UW-Madison researchers have developed an efficient, dry plasma technique for functionalizing surfaces that holds several advantages over traditional wet chemical approaches. The technique involves two steps. First, a carbon containing substrate is exposed to an inert plasma (e.g., argon or hydrogen) that generates reactive active sites, such as free radicals or ions, on the surface of the substrate. Next, the surface is exposed to volatile compounds in the absence of plasma. The compounds react with the active sites to produce surface-bound spacer chain molecules containing one or more functional groups. These functional groups, in turn, can react with molecules of DNA or protein.

Method of Treating Surfaces to Create Extremely Hard Carbon Films

UW-Madison researchers have developed a new method of producing extremely hard carbon films at room temperature and under low pressure. The method involves exposing an organic polymer on a surface to a sulfur hexafluoride-containing plasma. The researchers have shown this treatment converts pre-deposited, poly-acrylic thin layers on surfaces into carbon films with hardness values greater than nine. For comparison, diamond-like coatings have a hardness of 10.

Method for Disinfecting Liquids in a Dense Fluid Plasma Reactor

UW–Madison researchers have developed an efficient new method for disinfecting liquids, especially water, by using a dense medium plasma (DMP). Water is placed inside a DMP reaction vessel and vigorously stirred between two electrodes. Multiple spark discharges between the electrodes then produce reactive plasma species, including electrons, ions and free radicals, which inactivate any bacteria, fungi or other microbes present in the water. In a second sterilization method, which can be applied alone or in conjunction with the first, the plasma reactor is used to generate antimicrobial colloidal nanoparticles, especially silver nanoparticles, which interact with microbial cells and deactivate them.

Device and Method for Plasma Modification of Materials at Atmospheric Pressure

UW-Madison researchers have developed a novel plasma generator that operates at atmospheric pressure and is designed to modify inorganic and organic substrates with large surface areas. The plasma reactor is composed of a flat-bed, multi-cylinder array, with each point in the array housing a recess that contains a pair of plasma-generating electrodes. When these multiple plasma sources discharge together, they create a plasma over the entire array surface, making the system ideal for treating two-dimensional materials of large size.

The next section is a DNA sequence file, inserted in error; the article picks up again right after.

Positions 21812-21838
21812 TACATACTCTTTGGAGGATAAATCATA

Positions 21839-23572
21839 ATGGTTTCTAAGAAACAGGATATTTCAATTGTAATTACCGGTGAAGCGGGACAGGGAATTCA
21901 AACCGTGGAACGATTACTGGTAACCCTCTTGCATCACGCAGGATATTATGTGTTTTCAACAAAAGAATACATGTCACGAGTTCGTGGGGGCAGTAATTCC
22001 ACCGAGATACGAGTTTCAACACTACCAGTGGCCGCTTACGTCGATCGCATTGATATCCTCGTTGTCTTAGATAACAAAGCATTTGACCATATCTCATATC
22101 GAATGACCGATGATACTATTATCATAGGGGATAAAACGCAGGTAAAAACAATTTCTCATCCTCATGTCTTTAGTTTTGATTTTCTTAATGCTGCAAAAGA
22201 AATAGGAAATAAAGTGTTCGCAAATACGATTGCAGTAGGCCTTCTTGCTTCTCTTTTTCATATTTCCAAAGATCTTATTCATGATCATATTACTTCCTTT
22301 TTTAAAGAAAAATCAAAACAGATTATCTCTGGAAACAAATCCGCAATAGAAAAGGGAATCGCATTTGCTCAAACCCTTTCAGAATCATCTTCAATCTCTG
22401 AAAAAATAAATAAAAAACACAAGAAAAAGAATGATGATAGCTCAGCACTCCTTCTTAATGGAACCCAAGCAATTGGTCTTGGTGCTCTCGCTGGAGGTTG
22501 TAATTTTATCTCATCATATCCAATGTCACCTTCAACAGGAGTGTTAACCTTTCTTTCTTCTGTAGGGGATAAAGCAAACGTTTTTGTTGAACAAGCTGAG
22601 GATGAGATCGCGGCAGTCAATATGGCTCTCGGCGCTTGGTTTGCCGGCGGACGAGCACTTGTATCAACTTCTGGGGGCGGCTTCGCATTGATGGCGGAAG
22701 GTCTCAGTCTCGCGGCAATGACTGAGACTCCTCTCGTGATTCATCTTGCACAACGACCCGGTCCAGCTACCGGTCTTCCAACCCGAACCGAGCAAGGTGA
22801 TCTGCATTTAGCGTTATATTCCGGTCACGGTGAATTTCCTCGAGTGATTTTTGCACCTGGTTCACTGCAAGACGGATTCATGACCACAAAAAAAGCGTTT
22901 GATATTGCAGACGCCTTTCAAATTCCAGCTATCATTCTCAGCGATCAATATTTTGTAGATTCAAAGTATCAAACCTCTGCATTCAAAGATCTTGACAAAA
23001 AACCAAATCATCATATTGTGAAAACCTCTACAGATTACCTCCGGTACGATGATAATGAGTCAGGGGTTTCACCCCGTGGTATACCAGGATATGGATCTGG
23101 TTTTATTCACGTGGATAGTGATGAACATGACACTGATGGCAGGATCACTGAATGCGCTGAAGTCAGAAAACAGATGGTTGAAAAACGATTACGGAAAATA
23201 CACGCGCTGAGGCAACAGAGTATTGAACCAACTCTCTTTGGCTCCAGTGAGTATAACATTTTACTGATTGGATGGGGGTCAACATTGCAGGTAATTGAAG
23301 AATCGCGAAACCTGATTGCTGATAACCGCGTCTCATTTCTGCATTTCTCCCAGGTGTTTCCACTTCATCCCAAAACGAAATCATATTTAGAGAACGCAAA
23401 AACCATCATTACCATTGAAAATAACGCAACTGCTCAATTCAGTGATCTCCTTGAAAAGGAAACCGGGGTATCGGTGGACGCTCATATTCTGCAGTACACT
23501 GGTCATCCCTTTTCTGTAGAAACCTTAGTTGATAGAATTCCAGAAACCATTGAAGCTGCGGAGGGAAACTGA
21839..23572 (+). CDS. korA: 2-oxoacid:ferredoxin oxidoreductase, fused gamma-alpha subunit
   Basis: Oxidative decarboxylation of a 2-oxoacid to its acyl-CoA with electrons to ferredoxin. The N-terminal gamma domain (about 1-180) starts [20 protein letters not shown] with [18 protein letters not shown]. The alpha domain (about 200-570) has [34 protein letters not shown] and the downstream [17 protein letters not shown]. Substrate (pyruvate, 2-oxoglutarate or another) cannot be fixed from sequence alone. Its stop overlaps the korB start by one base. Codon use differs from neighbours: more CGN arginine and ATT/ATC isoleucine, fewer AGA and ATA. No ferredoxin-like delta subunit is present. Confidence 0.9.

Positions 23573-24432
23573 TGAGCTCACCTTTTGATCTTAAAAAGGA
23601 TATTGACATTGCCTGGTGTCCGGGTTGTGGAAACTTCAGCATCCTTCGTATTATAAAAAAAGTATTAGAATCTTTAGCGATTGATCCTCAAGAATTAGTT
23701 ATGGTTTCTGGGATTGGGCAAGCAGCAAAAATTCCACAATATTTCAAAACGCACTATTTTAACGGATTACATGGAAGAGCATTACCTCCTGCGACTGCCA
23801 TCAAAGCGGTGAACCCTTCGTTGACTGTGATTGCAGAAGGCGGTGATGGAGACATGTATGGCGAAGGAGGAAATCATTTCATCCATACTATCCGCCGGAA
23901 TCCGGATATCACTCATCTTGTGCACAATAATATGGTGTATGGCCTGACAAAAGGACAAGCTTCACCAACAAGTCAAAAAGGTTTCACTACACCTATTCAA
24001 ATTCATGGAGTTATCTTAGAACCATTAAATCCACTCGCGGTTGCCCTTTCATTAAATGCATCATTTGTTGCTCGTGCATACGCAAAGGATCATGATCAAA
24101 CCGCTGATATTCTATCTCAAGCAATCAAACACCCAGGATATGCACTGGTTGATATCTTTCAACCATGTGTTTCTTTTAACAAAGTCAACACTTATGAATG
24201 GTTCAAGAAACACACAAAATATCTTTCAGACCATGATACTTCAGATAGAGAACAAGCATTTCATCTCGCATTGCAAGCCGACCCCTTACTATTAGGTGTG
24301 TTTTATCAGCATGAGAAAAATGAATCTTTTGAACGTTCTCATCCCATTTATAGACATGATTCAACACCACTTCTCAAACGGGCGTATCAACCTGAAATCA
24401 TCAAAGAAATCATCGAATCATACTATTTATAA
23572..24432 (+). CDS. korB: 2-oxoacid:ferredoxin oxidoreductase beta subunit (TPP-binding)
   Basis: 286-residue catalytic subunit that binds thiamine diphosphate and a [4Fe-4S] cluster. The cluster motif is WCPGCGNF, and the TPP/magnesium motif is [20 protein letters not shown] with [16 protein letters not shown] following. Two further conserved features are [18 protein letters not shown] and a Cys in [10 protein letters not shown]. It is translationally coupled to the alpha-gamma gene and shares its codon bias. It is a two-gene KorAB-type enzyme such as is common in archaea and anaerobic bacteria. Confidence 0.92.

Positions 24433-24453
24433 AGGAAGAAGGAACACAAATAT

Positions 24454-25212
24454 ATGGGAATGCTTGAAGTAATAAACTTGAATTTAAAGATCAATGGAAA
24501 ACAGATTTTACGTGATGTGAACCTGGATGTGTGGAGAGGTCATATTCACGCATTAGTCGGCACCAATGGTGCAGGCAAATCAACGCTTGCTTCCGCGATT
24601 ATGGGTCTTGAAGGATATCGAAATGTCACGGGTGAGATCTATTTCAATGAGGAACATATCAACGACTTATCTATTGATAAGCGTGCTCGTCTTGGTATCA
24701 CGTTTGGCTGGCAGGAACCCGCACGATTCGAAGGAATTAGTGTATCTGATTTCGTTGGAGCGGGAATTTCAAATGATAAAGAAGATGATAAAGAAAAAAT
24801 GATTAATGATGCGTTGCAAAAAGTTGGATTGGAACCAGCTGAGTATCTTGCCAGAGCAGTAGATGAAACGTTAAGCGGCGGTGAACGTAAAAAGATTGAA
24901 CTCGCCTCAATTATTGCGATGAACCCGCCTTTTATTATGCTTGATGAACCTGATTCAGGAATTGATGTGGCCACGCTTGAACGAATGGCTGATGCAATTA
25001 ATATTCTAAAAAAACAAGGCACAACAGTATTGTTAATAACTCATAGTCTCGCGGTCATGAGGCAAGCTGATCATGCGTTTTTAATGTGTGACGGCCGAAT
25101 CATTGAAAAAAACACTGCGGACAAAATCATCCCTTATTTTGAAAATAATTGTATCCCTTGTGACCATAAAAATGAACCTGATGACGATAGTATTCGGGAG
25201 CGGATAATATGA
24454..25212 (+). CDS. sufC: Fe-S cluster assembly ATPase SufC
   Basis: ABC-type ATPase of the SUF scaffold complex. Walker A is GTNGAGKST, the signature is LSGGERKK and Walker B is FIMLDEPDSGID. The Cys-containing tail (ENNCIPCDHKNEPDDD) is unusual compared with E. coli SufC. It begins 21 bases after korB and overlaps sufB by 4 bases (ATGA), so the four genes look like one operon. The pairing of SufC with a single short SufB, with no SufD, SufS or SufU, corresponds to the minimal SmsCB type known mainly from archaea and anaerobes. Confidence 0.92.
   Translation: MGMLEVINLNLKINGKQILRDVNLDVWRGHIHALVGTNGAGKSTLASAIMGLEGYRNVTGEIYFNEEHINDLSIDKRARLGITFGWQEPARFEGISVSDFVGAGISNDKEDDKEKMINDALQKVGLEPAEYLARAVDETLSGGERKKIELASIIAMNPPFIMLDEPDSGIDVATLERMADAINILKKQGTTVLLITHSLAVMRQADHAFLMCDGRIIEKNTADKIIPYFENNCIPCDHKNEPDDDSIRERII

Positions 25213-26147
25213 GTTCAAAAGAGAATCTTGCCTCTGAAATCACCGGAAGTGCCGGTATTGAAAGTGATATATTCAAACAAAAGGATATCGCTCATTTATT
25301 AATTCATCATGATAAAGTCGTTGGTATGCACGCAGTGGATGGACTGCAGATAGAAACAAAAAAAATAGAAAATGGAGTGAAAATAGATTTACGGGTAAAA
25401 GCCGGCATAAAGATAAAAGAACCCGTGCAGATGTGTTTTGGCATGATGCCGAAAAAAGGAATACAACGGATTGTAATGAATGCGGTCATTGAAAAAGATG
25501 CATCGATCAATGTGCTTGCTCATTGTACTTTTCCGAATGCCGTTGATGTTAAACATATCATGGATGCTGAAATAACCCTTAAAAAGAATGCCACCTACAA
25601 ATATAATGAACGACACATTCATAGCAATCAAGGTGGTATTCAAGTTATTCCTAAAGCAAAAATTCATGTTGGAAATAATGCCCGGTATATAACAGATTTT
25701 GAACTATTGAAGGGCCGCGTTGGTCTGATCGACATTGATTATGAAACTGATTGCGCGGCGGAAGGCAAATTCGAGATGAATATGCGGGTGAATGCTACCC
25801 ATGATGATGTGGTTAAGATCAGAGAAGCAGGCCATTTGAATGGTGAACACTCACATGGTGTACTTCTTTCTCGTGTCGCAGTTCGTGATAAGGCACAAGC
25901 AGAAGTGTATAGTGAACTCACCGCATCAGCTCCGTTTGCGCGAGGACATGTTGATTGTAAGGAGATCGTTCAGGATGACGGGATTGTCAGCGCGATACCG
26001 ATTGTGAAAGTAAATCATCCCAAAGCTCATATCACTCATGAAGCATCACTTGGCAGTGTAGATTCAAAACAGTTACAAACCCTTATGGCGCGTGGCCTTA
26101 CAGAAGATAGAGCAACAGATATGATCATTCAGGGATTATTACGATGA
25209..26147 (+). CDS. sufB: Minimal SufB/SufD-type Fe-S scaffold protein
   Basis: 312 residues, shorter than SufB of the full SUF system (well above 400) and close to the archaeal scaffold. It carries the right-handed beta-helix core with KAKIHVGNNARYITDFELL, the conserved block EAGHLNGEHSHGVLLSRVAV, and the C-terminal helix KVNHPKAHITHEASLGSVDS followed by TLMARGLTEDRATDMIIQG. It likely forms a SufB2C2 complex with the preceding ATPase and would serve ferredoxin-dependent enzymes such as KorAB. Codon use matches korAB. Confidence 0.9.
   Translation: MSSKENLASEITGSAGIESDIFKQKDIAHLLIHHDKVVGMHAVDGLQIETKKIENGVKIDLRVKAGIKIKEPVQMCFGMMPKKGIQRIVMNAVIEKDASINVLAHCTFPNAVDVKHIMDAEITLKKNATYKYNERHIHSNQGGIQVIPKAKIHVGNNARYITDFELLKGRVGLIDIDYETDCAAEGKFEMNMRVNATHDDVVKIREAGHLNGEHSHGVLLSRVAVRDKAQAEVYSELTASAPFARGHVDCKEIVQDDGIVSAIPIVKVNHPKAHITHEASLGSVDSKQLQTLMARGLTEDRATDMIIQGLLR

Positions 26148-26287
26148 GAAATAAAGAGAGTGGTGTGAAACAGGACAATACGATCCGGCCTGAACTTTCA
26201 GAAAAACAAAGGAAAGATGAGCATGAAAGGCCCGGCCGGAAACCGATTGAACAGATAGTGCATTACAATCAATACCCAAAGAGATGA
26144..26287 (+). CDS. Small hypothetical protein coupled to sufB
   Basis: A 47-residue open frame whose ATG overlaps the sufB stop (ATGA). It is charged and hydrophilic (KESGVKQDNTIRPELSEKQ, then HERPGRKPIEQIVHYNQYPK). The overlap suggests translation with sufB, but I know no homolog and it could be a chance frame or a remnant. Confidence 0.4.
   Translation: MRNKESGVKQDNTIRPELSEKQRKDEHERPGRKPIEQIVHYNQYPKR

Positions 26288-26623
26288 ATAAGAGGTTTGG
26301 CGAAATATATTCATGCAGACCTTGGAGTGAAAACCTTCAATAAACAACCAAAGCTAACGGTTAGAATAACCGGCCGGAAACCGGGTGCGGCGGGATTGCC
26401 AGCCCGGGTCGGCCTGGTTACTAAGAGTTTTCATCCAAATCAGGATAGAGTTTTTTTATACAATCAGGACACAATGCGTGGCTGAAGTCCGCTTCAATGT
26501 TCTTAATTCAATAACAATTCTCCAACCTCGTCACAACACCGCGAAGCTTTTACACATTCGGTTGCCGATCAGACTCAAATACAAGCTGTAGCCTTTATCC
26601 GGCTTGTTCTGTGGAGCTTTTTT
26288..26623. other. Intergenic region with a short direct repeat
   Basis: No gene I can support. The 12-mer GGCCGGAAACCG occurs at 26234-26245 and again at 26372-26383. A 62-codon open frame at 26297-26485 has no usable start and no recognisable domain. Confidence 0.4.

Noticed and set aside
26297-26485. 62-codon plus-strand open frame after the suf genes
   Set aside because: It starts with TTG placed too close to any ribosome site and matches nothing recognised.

Method and Apparatus for Producing Colloidal Nanoparticles in a Dense Medium Plasma

UW-Madison researchers have developed a method for producing a colloidal dispersion of nanoparticles of at least one conductive material in a dense fluid medium. The dense fluid medium is a liquid at the operating conditions of a plasma reactor. Specifically, the nanoparticles of the conductive materials can be produced by generating a plasma reaction between two electrodes made of the desired conductive material, which are immersed within the dense fluid medium. Preferred materials for the electrodes include carbon, copper, silver, gold and platinum. The electrodes may also be made of different materials to produce colloidal suspensions with more than one conducting material.

Method and Apparatus for Etching and Deposition Using Microplasmas

UW-Madison researchers have developed a method for generating and using spatially localized microplasmas operating in parallel with one another to add or remove material over large substrate areas. This means that a plasma can be developed in a specific region, which is tailored to the treatment requirements of that region.

Process for Intercalation of Spacer Molecules between Substrates and Active Biomolecules

UW–Madison researchers have developed a method of functionalizing the surface of a wide variety of substrates so that spacer molecules are attached. The substrates are exposed to a cold plasma ignited in dichlorosilane, silicon tetrachloride or hexachlorodisilane gas to implant silicon-chlorine functionalities in the substrate surface. The plasma implanted surface functionalities then are utilized to initiate second stage gas phase derivatization reactions to form linker molecules attached to the substrate. Active biomolecules such as enzymes are bound to the exposed linker molecules to bind the bioactive molecules to the substrate while allowing freedom of movement and conformation of the bound molecule comparable to that of the free molecule.

Control of Ion Energy Distribution during Plasma-Assisted Etching of Semiconductor Substrates

UW-Madison researchers have developed a novel means for controlling IEDF and ion energy at the substrate surface during plasma-assisted etching of semiconductor materials. The method applies a periodic bias voltage consisting of a short voltage spike and a longer, slow voltage ramp down, resulting in a narrow IEDF that is centered at a specific ion energy. Both the magnitude of the ion flux peak and the ion energy at which the peak is centered may be selected for varying applications. These parameters may also be changed during processing to accommodate the requirements of different processing stages.